The 2019 BMW M6 is available only as a four-door sedan this year, two-door coupes and convertibles are long gone.
It’s beautiful and breathtakingly fast, but not for a crowd.
Starting from an average score, the M6 gets points inside for its front-seat accommodations and top-tier materials, but loses out on a back seat that’s cramped for the sedan’s size. It gets a 6 for comfort. (Read more about how we rate cars.)
The heated front seats are spacious and comfortable, with a wide range of adjustability for many body types in 14 ways. Optional upgrades add cooling, more adjustability, and active bolsters to hug front-seat riders in turns—if you’re into that sort of thing.
The rear seats can be optionally heated as well, but no amount of money makes them easier to access. Just 34.2 inches of leg room are offered to rear-seat passengers, which belies the sedan’s overall size, and the rear doors are relatively small.
That said, the trunk’s 16.2 cubic feet of cargo room is spacious.
Federal and independent testers haven’t ruined an M6, and we don’t expect that to change.
Throwing rare six-figure supercars against a wall may be spectacular, but it’s also very expensive. (Read more about how we rate cars.)
Aside from official crash data, the M6 is equipped with standard belts and ‘bags for all passengers, and a telematics system that can alert first responders if the car is involved in a serious crash.
Adaptive cruise control is standard on all models. A spend-up safety package adds blind-spot monitors, forward-collision warnings with automatic emergency braking, head-up display, and lane departure warnings for $1,700. For safety (and to protect the sizable investment), we recommend it for all cars; we just wish it were standard.
Outward vision in the low-slung sedan is challenging, especially from the rear.
Few cars are as well-equipped as the 2019 BMW M6, but the six-figure super sedan critically misses some elements others now offer.
We give the M6 points above average for its 10.2-inch infotainment screen and its customizability—it’s as deep as your pockets—but take one point back for smartphone compatibility that requires a subscription. We land at a 6 for features. (Read more about how we rate cars.)
The M6 comes in two flavors for 2019: regular or Competition. The latter adds 40 horsepower and a sport suspension for $7,000 more than the car’s base price of more than $122,000.
Every car is equipped with 20-inch wheels, leather upholstery, a 10.2-inch infotainment screen, carbon-fiber interior trim, four-zone climate control, soft-closing doors, parking sensors, wireless smartphone charger, Bluetooth connectivity, heated front seats, two USB chargers, active safety features that we cover above, and Apple CarPlay compatibility with one year of service included.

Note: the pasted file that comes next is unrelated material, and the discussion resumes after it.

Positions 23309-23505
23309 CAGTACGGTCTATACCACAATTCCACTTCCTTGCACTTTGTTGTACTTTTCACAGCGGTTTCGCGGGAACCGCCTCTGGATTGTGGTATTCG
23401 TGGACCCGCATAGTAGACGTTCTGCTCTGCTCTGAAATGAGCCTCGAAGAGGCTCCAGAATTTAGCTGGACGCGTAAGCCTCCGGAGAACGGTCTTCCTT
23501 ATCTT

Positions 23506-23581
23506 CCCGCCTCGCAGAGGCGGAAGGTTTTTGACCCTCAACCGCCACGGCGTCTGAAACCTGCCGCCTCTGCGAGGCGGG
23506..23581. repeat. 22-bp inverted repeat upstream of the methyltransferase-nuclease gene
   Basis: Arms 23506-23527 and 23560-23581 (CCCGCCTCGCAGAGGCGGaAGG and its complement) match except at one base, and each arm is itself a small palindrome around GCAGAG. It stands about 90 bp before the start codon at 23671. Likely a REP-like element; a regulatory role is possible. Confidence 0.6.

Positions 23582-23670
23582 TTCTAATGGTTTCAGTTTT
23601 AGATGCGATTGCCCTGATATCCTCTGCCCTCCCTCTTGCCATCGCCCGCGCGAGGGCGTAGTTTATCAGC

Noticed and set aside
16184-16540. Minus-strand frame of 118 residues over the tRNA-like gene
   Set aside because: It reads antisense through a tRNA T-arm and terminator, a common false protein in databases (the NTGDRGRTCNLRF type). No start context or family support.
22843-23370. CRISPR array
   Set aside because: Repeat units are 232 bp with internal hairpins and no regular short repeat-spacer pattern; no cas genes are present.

BMW charges $80 per year after the first year for Apple CarPlay compatibility and they’re alone among automakers in asking for more money, even on six-figure luxury cars.
More than our smartphones, the M6 critically lacks standard automatic emergency braking, which is part of a $1,700 spend-up package that includes a head-up display and blind-spot monitors.
A luxury package adds cooled front seats, premium audio, heated steering wheel, and heated rear seats for $5,000. Might as well if we’re already in for more than $120,000, we’d say.
Brace yourself to spend thousands more, too. A surround-view camera system costs $500, carbon-ceramic brakes are $9,250, and a night-vision camera system is $2,300.
We have good news, though: a manual transmission is a no-cost swap.
The 2019 BMW M6 doesn’t sacrifice much for its looks and speed, certainly not fuel economy.
Federal regulators rate the automatic-equipped M6 at 14 mpg city, 20 highway, 16 combined. That earns a 3 out of 10 on our fuel-economy scale. (Read more about how we rate cars.)
Opt for a manual and you’re closer to our hearts, but not much closer to frugal. Manual-equipped M6 versions rate 15/22/17 mpg.
The Mercedes-Benz E63 AMG rates similarly with its big V-8, but the Porsche Panamera Turbo tops 20 mpg combined and offers a plug-in hybrid powertrain.
- 2019 BMW M5
- 2019 Mercedes-Benz CLS Class
- 2019 Audi A7
- 2019 Porsche Panamera
- 2019 Lexus GS F
The BMW M6 will fight for attention against the M5 across showrooms. The M5 is quicker, more spacious, more advanced, for less money. That’s a tough sell. The Mercedes-Benz and Audi are newer too, but high-performance versions of both aren’t yet out—they’re coming soon. The Panamera is comfortable and quick, but Turbo models are more expensive. The GS-F comes close to the M6’s thrilling ride, but is less expensive.